Jacqueline Kennedy was rightfully protective of her children and warned away press members from taking or publishing pictures of them, a wish that, back in those days, could be counted upon to be respected. Her husband, on the other hand, relished the opportunity to ring up his personal photographer Cecil Stoughton for impromptu photo sessions, one of which would produce - among the many iconic images he would capture during Kennedy’s 1,000 day administration - what would forever remain his own personal favorite. Caroline and John Jr. appear to be singing and dancing in front of the president’s desk in the oval office as their doting father sits in his chair and happily claps along. Stoughton is also responsible for the only known picture of Jack, Bobby, and Marilyn Monroe together (at a Democratic fundraiser), as well as Kennedy’s inauguration, state dinners and White House visits, personal vacation snapshots, and national magazine covers. He would also be assigned, as a photojournalist for Time magazine, to Bobby Kennedy’s railway funeral procession.


Kennedy with his children in the oval office.

Kennedy with his children in the oval office.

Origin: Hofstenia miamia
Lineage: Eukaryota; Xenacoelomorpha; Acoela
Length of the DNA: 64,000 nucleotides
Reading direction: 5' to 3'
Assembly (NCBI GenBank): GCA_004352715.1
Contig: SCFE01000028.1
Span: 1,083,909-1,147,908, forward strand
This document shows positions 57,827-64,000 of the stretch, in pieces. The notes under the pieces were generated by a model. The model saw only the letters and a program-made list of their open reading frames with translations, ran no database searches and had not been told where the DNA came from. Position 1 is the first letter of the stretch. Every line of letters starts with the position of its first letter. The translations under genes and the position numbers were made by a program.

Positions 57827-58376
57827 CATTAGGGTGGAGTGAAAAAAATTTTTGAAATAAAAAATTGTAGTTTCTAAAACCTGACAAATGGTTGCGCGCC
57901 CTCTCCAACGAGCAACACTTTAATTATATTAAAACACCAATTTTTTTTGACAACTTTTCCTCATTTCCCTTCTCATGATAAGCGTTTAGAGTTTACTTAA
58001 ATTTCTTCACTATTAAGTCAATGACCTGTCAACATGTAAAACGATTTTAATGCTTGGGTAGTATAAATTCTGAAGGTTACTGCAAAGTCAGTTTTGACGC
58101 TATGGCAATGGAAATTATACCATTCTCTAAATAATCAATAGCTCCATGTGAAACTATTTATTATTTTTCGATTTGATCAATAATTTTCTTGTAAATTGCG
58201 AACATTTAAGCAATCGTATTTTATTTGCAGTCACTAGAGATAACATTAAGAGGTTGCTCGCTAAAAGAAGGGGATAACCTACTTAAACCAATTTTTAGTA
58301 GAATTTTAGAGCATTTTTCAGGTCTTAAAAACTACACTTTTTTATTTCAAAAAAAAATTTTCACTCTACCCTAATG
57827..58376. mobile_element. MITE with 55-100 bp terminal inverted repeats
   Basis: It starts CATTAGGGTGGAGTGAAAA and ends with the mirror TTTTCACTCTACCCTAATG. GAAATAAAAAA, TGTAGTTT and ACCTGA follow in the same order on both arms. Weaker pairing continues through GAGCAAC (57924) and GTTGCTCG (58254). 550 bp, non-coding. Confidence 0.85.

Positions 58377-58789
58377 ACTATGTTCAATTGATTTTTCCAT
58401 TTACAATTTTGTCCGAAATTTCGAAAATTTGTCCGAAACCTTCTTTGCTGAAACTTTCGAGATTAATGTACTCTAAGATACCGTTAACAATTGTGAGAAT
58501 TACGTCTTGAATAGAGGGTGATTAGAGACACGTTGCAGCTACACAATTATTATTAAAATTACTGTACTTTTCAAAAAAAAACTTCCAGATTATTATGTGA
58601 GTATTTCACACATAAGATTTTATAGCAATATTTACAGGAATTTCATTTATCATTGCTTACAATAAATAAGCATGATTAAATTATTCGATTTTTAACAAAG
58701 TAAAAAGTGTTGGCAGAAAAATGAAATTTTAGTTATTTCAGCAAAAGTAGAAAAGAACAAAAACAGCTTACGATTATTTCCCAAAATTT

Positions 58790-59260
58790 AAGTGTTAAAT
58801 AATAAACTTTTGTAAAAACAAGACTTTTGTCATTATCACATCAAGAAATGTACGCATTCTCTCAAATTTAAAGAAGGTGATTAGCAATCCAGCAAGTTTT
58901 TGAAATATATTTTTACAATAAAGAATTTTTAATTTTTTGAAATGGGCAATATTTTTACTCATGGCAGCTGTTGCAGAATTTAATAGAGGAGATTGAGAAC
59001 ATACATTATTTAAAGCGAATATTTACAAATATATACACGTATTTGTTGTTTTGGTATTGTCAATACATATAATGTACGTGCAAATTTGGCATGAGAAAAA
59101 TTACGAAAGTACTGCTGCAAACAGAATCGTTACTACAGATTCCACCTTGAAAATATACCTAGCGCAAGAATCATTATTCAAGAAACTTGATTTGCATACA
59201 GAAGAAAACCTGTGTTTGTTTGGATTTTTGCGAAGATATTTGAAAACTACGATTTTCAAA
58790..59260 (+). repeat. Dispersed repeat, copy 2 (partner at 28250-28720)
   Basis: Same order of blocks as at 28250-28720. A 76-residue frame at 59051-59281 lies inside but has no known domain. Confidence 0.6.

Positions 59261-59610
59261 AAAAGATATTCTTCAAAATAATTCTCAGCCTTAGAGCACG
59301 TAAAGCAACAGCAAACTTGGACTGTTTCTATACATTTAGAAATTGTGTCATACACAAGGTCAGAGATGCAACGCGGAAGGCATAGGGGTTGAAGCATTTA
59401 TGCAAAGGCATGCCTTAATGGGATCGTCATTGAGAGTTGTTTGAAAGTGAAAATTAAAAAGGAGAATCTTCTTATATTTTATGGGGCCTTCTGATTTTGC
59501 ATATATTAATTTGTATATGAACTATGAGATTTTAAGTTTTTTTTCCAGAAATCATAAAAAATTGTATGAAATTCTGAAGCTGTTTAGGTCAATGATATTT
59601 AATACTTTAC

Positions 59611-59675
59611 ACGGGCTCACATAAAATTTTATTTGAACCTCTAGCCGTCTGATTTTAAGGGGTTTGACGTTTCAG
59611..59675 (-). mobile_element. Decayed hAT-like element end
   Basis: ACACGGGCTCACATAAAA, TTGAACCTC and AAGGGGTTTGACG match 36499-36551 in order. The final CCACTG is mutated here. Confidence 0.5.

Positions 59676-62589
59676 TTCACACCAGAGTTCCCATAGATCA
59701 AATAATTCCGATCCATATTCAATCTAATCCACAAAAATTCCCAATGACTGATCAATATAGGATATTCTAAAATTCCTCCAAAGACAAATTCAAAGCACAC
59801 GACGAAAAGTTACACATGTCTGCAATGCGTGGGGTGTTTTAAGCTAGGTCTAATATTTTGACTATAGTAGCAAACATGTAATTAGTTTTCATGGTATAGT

Accompanying the Kennedys to Dallas, he photographed their arrival on the tarmac at Love Field, rode several cars back in the motorcade, and was rushed along with all other participants to Parkland Hospital. Witnessing Lyndon and Lady Bird Johnson being escorted from the premises, Stoughton asked where they were going and, after being told Washington, replied “So am I” and was conveyed to Love Field in the cruiser of a Texas state trooper which was very nearly shot at by police officers guarding Air Force One with good intentions but itchy trigger fingers. He switched out the color film he had been using that day for black and white that would be suitable for the wire services and was mortified when the shutter of his Hasselblad camera would not engage as the makeshift ceremony began. Fortunately, after a vigorous shake or two, he was able to fire off twenty shots while standing on a couch behind and to the right of Judge Hughes who grasped a Catholic missal on which an extraordinarily solemn Lyndon Johnson placed his left hand, the right raised at a ninety degree angle. ‘Mac’ Kilduff held President Kennedy’s Dictaphone between Hughes and Johnson to record audio documentation of the swearing-in. Lady Bird stands to the right of her husband, partially obscured, while Jackie is positioned prominently and strategically to his left, the bloodstains on her skirt and stockings undetectable because of the manner in which Stoughton prudently framed his shots.